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976-Evil (1988)

Director: Robert Englund
Starring: Stephen Geoffreys, Patrick O'Bryan, Sandy Dennis, Lezley Deane
Rated R

With the NIGHTMARE ON ELM STREET franchise at the height of its popularity, Robert England (SLASHED DREAMS; EATEN ALIVE) was able to parlay his success as wise-cracking, child-murdering Freddy Kruger into a directing gig for New Line Cinema. The result was this mostly forgettable 80's cheesefest that plays like Freddy lite.

Stephen Geofferies (FRIGHT NIGHT) stars as a character named Hoax (Why? Who knows....). He's a nerdy little dude who is being bullied by a group of not-very-scary jerks at school. He doesn't find any comfort at home, where he lives with his loony, religious nut Aunt (Sandy Dennis) and a horde of cats. The only people who are nice to him are his cousin and protector, Spike, and Spike's girlfriend (Lezley Dean). Hoax's world changes for the better when he starts calling a 976 number that gives unusally prescient horoscopes. He becomes obsessed with calling the number, and soon begins to acquire supernatural powers. Hoax seeks revenge against his tormentors, and a large pit that leads to hell appears in his backyard. Spike and Lezley must act to save Hoax from the force on the other end of the phone: the devil himself.

976-EVIL is representative of the kind of watered down and thoroughly sanitized horror that began rearing its ugly head in the late 80's. It was a great decade that featured some truly incredible and ballsy movies (RE-ANIMATOR, STREET TRASH, MANIAC, and NEKROMANTIK, among others), but one that ended on a sad note. With MPAA pressure to deliver “R” ratings, coupled with the financial success of the mega-franchises like HALLOWEEN, FRIDAY THE 13th, and the aforementioned NIGHTMARE ON ELM STREET series, the major studios took safe route by rehashing the same formula over and over, but a little weaker each time. Huge multiplexes began crowding out the smaller independent theaters, which meant that smaller, edgier, and more interesting films went unseen, while expensive, quickly produced studio dreck flooded every venue in America. In time, home video would become the great equalizer, but before that happened, what began passing for mainstream “horror” was fluffy, sterile, and hopelessly dull.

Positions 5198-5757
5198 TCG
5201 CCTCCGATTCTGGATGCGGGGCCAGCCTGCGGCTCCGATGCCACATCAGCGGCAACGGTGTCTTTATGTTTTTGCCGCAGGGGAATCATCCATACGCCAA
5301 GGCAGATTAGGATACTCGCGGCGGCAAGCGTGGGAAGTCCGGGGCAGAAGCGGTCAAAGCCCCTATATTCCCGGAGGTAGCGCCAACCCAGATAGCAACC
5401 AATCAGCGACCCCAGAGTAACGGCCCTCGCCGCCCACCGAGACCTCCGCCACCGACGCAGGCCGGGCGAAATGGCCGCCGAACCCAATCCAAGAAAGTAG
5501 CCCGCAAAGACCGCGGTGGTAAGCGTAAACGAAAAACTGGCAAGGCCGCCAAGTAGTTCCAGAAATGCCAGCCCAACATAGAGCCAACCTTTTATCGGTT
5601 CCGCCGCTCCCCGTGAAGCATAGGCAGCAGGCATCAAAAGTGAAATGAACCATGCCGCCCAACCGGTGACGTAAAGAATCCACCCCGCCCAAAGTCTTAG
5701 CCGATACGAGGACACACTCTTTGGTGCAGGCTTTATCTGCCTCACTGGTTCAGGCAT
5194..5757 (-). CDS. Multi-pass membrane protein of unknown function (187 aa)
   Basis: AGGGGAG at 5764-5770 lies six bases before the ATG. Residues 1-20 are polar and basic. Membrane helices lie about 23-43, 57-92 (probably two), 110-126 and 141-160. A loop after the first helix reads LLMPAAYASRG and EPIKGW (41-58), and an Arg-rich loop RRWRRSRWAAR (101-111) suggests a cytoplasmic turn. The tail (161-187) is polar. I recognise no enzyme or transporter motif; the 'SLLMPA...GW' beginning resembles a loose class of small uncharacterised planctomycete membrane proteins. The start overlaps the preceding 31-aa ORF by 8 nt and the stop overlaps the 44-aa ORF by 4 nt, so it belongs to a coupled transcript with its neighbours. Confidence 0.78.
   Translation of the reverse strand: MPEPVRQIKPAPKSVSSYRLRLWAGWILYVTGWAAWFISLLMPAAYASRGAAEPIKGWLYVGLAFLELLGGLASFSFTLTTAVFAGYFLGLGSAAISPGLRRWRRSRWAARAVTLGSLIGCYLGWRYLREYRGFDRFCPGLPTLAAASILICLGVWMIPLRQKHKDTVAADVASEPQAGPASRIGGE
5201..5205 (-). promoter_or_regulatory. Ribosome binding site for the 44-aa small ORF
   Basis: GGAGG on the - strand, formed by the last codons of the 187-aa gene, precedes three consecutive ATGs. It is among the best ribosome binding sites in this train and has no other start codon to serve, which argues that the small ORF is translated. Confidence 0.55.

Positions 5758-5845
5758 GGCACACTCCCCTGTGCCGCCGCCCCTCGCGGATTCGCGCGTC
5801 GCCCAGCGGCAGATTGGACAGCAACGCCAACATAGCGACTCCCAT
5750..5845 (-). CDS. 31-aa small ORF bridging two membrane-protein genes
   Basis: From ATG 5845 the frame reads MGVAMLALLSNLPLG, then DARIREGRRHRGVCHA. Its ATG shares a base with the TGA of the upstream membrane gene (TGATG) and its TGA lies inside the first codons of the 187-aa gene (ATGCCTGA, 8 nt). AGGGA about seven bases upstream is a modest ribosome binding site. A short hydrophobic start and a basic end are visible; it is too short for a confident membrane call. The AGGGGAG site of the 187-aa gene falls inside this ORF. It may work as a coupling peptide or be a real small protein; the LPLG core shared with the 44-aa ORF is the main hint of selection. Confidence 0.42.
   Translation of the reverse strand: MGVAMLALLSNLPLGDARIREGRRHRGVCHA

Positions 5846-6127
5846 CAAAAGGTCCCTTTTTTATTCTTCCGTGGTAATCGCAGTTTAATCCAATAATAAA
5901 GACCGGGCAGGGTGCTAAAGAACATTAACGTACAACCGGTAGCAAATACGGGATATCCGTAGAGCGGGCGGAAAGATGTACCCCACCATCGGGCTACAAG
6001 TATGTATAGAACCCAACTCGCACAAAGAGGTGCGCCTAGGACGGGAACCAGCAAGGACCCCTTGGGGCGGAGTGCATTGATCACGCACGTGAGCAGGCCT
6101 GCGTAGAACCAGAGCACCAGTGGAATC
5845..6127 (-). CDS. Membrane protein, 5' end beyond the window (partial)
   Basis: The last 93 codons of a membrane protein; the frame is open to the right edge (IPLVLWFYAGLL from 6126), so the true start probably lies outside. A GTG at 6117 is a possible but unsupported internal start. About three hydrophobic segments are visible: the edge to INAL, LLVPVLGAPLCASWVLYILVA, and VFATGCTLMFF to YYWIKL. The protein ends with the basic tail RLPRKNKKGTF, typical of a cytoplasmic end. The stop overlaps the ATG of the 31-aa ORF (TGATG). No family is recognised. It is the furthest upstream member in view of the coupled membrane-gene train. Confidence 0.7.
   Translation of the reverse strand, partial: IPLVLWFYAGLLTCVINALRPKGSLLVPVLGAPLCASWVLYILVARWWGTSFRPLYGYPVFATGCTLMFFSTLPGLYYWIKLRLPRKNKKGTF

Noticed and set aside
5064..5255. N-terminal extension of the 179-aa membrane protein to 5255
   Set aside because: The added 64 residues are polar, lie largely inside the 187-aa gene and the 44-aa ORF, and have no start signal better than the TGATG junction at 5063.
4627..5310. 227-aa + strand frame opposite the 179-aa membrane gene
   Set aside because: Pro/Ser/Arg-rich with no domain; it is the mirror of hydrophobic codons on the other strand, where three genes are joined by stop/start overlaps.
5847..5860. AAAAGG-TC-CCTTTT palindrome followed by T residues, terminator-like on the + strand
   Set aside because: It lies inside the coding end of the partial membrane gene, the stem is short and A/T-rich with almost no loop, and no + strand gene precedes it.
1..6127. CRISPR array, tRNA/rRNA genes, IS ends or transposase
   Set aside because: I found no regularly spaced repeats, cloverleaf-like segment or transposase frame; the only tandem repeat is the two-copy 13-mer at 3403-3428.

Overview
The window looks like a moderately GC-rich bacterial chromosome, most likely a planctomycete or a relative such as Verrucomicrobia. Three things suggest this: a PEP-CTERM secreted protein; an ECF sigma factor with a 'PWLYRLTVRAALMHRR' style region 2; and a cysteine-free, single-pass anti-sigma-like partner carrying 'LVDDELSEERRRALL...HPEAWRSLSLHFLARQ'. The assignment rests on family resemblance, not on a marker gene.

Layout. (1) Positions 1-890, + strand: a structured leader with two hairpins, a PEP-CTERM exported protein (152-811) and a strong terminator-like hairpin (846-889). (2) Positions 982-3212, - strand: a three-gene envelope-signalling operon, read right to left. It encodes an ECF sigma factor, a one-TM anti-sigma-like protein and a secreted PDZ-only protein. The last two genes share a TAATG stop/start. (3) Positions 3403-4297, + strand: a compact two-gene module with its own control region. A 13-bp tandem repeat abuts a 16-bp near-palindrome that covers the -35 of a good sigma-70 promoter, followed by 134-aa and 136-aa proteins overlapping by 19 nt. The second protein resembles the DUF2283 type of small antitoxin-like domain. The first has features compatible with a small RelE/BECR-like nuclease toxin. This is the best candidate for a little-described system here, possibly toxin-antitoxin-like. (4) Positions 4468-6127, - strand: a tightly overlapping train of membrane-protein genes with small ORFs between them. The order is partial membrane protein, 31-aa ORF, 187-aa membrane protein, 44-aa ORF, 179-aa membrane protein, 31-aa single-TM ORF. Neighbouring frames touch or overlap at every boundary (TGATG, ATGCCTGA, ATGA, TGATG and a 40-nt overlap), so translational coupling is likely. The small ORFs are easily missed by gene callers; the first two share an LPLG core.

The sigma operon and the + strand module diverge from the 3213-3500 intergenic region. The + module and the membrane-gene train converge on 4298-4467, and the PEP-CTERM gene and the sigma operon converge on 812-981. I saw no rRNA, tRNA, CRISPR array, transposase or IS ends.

Robert England's first directorial effort has all of those unfortunate characteristics. It's not scary (nor does it attempt to be), it has a killer that always has a one-liner at the ready, it relies on special effects (by the great Kevin Yagher), and is devoid of gore, sex, or anything fun at all. The most notable aspect of the movie is the completely whacked-out performace of Sandy Dennis as the loony Aunt. Wearing an atrocious wig and staggering around like a mental patient, Dennis gives a performance that is more fun than anything else in the movie. Aside from her, there's little of interest here. The story, which comes off like a less entertaining rehash of EVILSPEAK, is really nothing more than a device to showcase a few effects set-pieces, accompanied by cringeworthy jokes from the very annoying Geoffries. It isn't a bad movie. The problem is it isn't much of anything at all.

You get the sense that New Line was hoping 976-EVIL would be the beginning of a new franchise they could milk for another decade. It was not to be, though a sequel, 976-EVIL 2 (directed by Jim Wynorski), appeared on video store shelves a few years later. Meanwhile, Stephen Geoffries went on to a rewarding career in the gay porn industry, and Robert Englund's career as a director stalled out shortly thereafter. He would re-emerge with 2007's execrable KILLER PAD, a movie that made 976-EVIL look a whole lot better.